Over the summer, I was able to undertake a Brace Center research fellowship about the gender bias in medicine and biomedical research. Last year, my biology teacher Dr. Kemp shared with the class an article about the bias (https://psmag.com/is-medicine-s-gender-bias-killing-young-women-4cab6946ab5c#.2f5iidt11) and the topic really struck a chord with me. I knew about the bias concerning the representation of women in STEM fields, but I wasn’t really aware that women were literally dying due to a bias about diagnosis and treatment. I wanted to learn more, and that’s what the Brace fellowship allowed me to do!
I began last spring by brainstorming with my project advisor, Dr. Kemp, and by working with Ms. Tompkins, a librarian at the OWHL. I began to gather my resources, and this is where I began to feel overwhelmed. I wanted to encompass so much information, and the OWHL provided endless resources. When summer finally began, I went through my resources and picked out only what I needed. I ended up reading online articles, books, scientific articles, journals, and news stories about the gender bias. The outlining portion of the project was challenging because it was the time I had to really organize my thoughts into a cohesive argument. What did I want to say with all of this information? After a full month of reading and processing, I came to a conclusion (with the help of Dr. Kemp, who was tremendously helpful in her emails) that it was the flawed application of the scientific method that lead to improper treatment of women. Now came the task of drafting a paper that elucidated that argument.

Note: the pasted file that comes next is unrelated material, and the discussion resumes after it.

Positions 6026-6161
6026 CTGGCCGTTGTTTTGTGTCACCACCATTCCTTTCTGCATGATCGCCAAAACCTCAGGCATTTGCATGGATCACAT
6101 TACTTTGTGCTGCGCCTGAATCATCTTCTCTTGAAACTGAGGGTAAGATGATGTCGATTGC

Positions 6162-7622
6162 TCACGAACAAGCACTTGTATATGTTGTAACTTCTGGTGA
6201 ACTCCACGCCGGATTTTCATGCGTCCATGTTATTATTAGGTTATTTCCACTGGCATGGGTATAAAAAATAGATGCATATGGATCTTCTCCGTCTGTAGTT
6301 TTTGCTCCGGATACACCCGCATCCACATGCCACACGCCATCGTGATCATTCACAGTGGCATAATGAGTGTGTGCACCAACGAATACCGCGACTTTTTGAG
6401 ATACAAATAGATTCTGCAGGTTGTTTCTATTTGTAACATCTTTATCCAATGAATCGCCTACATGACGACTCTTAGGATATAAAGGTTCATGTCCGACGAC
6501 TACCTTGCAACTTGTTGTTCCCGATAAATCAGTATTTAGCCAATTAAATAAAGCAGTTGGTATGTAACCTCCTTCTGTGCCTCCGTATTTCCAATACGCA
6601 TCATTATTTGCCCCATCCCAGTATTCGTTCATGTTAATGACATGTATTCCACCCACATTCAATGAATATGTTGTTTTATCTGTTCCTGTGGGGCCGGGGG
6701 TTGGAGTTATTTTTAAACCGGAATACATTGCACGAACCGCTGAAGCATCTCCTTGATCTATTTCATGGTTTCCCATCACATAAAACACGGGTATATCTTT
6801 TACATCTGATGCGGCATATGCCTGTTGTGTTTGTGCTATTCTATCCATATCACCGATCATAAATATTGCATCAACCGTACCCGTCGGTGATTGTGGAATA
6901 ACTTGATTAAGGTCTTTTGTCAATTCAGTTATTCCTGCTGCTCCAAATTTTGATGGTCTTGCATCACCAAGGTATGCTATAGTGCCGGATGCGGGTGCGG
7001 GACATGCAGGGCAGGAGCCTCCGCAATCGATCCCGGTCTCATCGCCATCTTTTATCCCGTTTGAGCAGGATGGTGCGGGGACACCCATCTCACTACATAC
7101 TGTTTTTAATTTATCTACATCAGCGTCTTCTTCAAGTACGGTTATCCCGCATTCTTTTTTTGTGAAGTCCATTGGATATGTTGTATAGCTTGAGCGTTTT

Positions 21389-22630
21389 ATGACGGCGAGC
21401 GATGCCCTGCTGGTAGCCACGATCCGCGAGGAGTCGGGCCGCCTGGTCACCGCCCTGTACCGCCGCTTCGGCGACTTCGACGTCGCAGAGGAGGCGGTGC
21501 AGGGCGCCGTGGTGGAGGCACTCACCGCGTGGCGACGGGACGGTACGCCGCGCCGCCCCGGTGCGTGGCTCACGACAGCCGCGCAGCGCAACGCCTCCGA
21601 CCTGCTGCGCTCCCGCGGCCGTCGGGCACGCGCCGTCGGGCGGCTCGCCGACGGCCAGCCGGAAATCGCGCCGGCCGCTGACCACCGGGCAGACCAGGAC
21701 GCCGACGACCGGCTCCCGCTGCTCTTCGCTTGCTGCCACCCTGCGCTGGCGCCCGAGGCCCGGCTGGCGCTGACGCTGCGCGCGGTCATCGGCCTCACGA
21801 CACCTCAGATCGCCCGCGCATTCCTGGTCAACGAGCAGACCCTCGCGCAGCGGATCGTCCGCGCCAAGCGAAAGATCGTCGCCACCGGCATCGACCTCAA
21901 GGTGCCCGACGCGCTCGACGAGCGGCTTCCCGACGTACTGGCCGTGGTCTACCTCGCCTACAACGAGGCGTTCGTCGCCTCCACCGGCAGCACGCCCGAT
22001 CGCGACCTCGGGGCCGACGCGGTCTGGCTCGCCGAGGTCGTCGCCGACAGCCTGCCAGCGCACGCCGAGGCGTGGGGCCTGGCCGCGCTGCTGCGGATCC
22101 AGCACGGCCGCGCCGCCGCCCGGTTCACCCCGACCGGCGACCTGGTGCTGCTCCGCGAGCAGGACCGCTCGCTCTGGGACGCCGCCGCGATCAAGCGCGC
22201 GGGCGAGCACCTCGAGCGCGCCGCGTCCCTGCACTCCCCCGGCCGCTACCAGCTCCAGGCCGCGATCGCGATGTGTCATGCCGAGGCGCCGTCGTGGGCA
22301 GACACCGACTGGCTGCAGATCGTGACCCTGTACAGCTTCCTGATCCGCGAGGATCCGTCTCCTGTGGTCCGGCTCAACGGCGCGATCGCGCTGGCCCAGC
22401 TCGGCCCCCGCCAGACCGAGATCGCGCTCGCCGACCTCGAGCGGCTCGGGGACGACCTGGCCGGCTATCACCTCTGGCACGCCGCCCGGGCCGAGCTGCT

At the end of July, while drafting, I was surprised at how unmotivated I was to do my project! Dr. Kemp and Dr. Vidal (the director of the Brace Center) agreed, having both completed PhD dissertations, that even if you’re initially excited about a topic, you can get tired with it. Once I pushed myself to finish drafting, I got great feedback from Dr. Kemp, and that incited me to revise. On Monday, November 7th, from 5-6:30 PM, I presented this research in the Brace Center! I hope people are interested by this topic– you don’t have to identify as female, be interested in medicine, or be curious about gender theory.